Innovative Strengthening for Deteriorated Concrete Bridges Using Embedded Composite Sheets Bonded with Polyester-silica

Structural strengthening of deteriorated concrete bridges using advanced composite materials such as carbon fiber reinforced polymer (CFRP) has gained significant attention from the infrastructure engineering community. CFRP may be bonded along the tensile substrate of a concrete member with an epoxy adhesive to upgrade the load-carrying capacity of the member. Numerous advantages are expected when a structural member is retrofitted with CFRP sheets; for instance, insignificant increase in dead load, high-strength and favorable modulus, resistance to corrosion and fatigue, and reduced maintenance costs. Although CFRP-strengthening has been broadly used for buildings and bridges over the last decade, it is recognized that premature bond failure is a critical concern, which would substantially reduce the efficacy of structural strengthening. A number of research projects were conducted to understand the bond failure mechanism of CFRP-strengthened concrete beams and to propose enhanced implementation methods (Bank 2006). The current state-of-the-art of debonding-control includes use of anchorage that can retard the failure of CFRP-concrete interface (Kalfat et al. 2013). Various types of anchor systems were suggested previously such as mechanical anchors (Ortega 2007), non-mechanical anchors (Kim et al. 2008), and CFRP Uwraps (Pham and Al-Mahaidi 2006). These approaches, however, are not a permanent solution because i) mechanical anchors are susceptible to corrosion that can cause secondary distress to the bonded CFRP; ii) non-metallic anchors need extra endeavors and will eventually fail when excessive mechanical stresses are associated; and iii) CFRP U-wraps can also debond from the concrete. An intrinsically different approach is essential to address the critical debonding problem in externally-bonded CFRP application. A holistic research program integrating experimental and theoretical investigations is proposed to develop an innovative debonding-control method for CFRP-strengthened concrete members without using external anchorage. Unlike conventional strengthening approaches employing CFRP sheets bonded to the surface of concrete, the novel idea is that wide grooves are cut near both ends of a concrete member and CFRP sheets are embedded so that stress concentrations 2 causing end-peeling failure are mitigated. It is important to note that this approach is different from existing near-surface-mounted (NSM) application that requires long grooves for CFRP strips. A grouting agent made of polyester-silica will be used to fill the gap between the embedded CFRP and the concrete substrate. The polyester-silica resin is believed to be a strong candidate providing sufficient bond to the CFRP-concrete interface. The proposed concept for debonding-control of externally bonded CFRP sheets has not been exploited by others previously and thus will advance the state-of-the-art of rehabilitation technologies.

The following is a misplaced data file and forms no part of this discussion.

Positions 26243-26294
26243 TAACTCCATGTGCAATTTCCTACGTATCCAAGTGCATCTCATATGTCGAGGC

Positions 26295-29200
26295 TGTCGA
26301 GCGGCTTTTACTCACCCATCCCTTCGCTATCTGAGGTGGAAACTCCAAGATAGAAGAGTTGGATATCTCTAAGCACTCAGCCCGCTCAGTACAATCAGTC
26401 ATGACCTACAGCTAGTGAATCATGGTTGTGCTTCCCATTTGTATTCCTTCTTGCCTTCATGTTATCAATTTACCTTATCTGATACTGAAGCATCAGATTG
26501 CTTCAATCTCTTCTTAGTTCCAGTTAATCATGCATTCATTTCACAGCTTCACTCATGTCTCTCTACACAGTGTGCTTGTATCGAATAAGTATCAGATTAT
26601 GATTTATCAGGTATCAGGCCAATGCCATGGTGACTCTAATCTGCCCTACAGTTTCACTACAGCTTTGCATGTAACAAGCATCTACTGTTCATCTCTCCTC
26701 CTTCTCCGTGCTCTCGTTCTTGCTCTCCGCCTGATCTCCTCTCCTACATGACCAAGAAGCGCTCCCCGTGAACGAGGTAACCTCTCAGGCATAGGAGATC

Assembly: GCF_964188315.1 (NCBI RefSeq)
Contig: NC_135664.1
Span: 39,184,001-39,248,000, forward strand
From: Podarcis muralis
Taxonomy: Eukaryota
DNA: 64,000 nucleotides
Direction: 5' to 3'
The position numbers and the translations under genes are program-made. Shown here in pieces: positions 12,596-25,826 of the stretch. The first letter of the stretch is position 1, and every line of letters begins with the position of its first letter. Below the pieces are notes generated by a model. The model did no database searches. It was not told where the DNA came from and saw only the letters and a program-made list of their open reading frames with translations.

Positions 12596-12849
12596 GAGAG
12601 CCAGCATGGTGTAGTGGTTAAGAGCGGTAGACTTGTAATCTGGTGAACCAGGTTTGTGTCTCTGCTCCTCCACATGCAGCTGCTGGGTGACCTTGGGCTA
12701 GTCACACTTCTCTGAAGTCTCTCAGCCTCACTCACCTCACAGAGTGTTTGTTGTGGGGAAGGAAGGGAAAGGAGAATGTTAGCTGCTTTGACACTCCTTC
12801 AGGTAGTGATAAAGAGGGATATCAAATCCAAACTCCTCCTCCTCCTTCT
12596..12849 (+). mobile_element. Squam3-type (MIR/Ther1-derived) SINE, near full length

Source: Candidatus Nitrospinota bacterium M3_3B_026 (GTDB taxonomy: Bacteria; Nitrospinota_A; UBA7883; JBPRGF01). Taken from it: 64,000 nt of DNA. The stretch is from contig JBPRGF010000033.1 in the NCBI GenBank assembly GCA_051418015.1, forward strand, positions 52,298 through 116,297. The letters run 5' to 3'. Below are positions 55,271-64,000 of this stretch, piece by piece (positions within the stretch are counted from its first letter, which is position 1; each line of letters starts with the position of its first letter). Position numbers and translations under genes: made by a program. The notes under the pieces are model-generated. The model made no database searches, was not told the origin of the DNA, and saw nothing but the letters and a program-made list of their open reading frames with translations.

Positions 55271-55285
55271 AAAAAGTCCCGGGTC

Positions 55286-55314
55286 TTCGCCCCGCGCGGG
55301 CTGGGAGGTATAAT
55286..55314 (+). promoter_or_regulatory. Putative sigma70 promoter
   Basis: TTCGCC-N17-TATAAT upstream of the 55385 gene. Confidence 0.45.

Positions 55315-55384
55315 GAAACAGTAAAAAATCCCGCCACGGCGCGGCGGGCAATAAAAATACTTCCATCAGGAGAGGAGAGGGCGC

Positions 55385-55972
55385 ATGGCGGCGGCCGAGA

• English


  • Status: Completed
  • Funding: $99015
  • Contract Numbers:


  • Sponsor Organizations:

    Research and Innovative Technology Administration

    Department of Transportation
    1200 New Jersey Avneue, SE
    Washington, DC  United States  20590
  • Managing Organizations:

    Mountain-Plains Consortium

    North Dakota State University
    P.O. Box 6050, Department 2880
    Fargo, ND  United States  58108-6050
  • Project Managers:

    Kline, Robin

  • Performing Organizations:

    Dept. of Civil Engineering

    University of Colorado Denver
    Denver, CO  United States 
  • Principal Investigators:

    Kim, Yail Jimmy

  • Start Date: 20160721
  • Expected Completion Date: 20190930
  • Actual Completion Date: 20200305
  • USDOT Program: University Transportation Centers Program
  • Source Data: MPC-516

Subject/Index Terms

Filing Info

  • Accession Number: 01607378
  • Record Type: Research project
  • Source Agency: Mountain-Plains Consortium
  • Contract Numbers: DTRT13-G-UTC38
  • Files: UTC, RiP
  • Created Date: Aug 2 2016 3:31PM